Democratic Committeewoman Mattie Stone is sitting in the living room of her row house in Pittsburgh's Homewood section explaining how the city's blacks can use the 1985 primary to increase their political representation.
''We're going to screen the candidates to make sure they're sincere about helping the community. We're going to get behind them with our expertise, she says. Then, with a mock warning to any other blacks who might try to run, she laughs and adds, ''Someone here predicted that after this primary we're going to have 100 blacks running for council next year.''
The past primary season saw an unprecedented - and some say atypical - galvanizing of this city's black electorate.
In the largely black Fifth Ward, Jesse Jackson volunteers, joined by various church and civic groups, helped increase voter registration by 19 percent over 1983. The number of residents voting increased 42 percent.
Voter turnout was higher in black wards than in most white wards. Jackson delegates even elected Mrs. Stone as the city's only non-Walter Mondale delegate.
But observers assess the April 10 primary cautiously. Black political power here has for too long been seen as an almost quixotic pursuit.
Other cities elect black mayors; Pittsburgh has only one black - a city councilman - in a major office.
With blacks comprising just 24 percent of the population, and with Democrats outnumbering Republicans 5 to 1, Democratic leaders view the black population as ''a captive audience, something they control. They know its size, and they know it's only part of the action,'' says University of Pittsburgh Prof. James Cunninghanm, a former ward chairman.
Black political influence - such as it is - has long been brokered by a few black ward chairmen. But a changing political climate has diminished their ability to get votes, and therefore their influence with the party.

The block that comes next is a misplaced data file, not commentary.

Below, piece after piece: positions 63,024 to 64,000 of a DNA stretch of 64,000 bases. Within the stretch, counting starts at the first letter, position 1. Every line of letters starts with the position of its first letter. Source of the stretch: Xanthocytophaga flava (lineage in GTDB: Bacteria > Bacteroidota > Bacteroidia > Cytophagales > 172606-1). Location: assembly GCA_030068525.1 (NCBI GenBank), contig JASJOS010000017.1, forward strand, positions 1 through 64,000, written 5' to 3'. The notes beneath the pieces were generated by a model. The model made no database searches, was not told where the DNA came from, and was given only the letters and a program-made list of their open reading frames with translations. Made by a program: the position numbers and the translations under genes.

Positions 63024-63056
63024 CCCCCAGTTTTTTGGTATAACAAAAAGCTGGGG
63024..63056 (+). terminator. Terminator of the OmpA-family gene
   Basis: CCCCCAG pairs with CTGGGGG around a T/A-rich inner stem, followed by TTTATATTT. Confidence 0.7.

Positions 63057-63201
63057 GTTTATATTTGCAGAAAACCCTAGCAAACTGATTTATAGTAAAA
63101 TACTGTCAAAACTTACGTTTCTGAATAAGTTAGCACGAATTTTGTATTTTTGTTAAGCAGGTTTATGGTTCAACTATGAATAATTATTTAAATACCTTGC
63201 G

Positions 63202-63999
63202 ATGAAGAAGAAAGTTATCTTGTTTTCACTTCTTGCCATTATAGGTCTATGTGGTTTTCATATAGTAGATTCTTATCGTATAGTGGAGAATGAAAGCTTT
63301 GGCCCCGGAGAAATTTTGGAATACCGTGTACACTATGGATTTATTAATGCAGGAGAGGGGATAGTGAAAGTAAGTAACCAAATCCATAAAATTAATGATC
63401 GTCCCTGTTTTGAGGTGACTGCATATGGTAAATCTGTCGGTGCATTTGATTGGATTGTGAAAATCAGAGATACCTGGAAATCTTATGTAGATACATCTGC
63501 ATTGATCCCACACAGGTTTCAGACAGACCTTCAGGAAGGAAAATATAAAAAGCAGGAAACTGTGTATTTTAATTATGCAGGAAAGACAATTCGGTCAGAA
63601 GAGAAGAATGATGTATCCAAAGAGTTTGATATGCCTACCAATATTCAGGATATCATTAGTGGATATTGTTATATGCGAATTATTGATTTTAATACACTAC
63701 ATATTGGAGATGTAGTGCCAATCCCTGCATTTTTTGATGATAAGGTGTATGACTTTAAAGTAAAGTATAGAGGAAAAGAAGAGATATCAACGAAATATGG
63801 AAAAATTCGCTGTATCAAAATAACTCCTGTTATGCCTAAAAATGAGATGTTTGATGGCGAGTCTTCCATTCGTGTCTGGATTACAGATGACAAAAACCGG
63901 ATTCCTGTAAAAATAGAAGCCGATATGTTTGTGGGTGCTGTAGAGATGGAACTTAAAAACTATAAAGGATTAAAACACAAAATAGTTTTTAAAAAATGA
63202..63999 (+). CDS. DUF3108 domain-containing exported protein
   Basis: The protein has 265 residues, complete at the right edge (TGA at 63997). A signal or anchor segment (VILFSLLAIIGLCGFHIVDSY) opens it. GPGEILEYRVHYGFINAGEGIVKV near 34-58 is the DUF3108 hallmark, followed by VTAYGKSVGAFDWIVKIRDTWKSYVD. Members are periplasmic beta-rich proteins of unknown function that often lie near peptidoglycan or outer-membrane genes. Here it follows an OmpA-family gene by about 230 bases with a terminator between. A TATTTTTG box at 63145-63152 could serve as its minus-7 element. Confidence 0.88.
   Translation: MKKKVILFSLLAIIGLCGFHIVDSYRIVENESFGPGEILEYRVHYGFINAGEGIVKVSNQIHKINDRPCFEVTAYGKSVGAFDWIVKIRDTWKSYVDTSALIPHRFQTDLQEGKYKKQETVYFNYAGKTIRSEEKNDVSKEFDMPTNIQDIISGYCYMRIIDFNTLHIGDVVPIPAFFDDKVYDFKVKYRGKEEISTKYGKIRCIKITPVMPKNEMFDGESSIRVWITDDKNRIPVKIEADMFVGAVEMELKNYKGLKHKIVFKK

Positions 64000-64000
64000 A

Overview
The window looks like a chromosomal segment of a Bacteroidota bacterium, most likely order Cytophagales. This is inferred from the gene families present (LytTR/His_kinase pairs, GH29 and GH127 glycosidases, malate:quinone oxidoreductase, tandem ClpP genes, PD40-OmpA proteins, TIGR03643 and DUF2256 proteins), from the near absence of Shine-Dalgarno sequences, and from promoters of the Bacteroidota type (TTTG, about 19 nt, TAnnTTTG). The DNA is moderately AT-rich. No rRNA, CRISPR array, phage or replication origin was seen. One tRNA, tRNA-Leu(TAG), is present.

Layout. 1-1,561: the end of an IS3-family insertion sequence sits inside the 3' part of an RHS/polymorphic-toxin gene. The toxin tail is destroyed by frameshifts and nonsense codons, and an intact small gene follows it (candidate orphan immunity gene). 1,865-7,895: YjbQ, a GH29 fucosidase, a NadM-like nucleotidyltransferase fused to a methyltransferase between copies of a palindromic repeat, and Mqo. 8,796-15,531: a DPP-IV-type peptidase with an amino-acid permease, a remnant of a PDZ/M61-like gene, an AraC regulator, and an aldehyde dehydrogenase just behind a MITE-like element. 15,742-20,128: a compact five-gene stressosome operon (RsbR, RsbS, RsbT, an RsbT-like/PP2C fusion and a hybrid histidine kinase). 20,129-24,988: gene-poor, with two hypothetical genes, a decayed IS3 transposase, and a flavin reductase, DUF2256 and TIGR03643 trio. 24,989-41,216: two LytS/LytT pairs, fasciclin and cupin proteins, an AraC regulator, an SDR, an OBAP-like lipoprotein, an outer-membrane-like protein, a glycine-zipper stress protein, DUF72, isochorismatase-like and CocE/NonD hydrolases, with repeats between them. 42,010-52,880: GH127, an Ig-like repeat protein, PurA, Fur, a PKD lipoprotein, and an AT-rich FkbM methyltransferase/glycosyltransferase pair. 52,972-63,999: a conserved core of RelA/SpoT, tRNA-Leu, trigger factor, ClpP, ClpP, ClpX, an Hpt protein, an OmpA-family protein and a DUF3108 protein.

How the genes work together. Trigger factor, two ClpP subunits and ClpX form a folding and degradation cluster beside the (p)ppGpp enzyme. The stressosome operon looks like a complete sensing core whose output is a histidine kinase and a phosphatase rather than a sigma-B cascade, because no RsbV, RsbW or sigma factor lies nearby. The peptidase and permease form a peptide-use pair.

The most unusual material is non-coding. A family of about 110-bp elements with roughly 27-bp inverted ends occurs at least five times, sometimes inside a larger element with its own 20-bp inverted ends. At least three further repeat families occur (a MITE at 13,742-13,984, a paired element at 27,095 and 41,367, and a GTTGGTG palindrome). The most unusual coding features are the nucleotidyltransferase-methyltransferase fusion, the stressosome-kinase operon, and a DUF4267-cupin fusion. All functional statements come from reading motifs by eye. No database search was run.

''Since the patronage system has ceased, blacks have suffered tremendously,'' says 13th Ward Chairman ''Bubby'' Hairston. ''The jobs aren't there. You can't promise someone a clerk-typist's job anymore if she can't type.''
Black party influence hit its nadir in 1983, when Democrats endorsed not a single black for 17 city and county posts.
Enraged, some ward chairmen and community leaders looked to November and threw their support behind three lesser-known black Republicans.
The three did well in black wards, but lost the race, falling well behind in ethnic white wards. Significantly, the effort failed to increase black turnout.
In February, Pennsylvania House Speaker K. Leroy Irvis announced the formation of a Black Leaders's Coalition aimed at educating blacks who were longtime Democrats but who got ''little but crumbs in return.''
Jackson's arrival coincided with a growing perception in poor black neighborhoods of having been stranded economically.
In many ways, the recession's effects were harsher there than in Pittsburgh's better-publicized milltowns.
''Walk up Wylie, Webster, and Centre Avenues in the Hill District. Ninety percent of the men you meet are unemployed,'' says a Jackson supporter, the Rev. Samuel Ward. ''There is a sense here of having gone backwards.'' Tapping into that, Jackson generated widespread election interest, something at which the black establishment had been only half-successful.
He also left behind a grass-roots leadership ambitious to participate in local politics. ''And they have a strong vision because they have seen so many blacks elected in other cities,'' says Cunningham.
''The Jackson campaign brought a lot of people out and gave them expertise running a campaign. It also gave people in the black community who are seasoned in politics a chance to get involved in a serious national campaign,'' says community activist Mariana Davenport.
Leaders of the Homewood group Vote and Struggle say they hope to build a black constituency by tackling key local problems, such as police indifference toward street drug sales. Its goals include establishing district, rather than at-large, council seats - something many believe would bring more equitable representation.
Others have attacked voting procedures, staging a sit-in at an unemployment office to protest Pennsylvania's ban on registration drives in state buildings. A federal court later struck down the ban.
Like others, School Board president Jake Milliones, a black, wonders if the political enthusiasm can be sustained - the black leaders' major challenge.
''Certainly, the potential for a new body politic is here. But are there people willing to harness that energy, to work at the grassroots level? The real test will come when it's time to elect blacks to city or county offices. The question is how short people's memories will be relative to what happened last year.''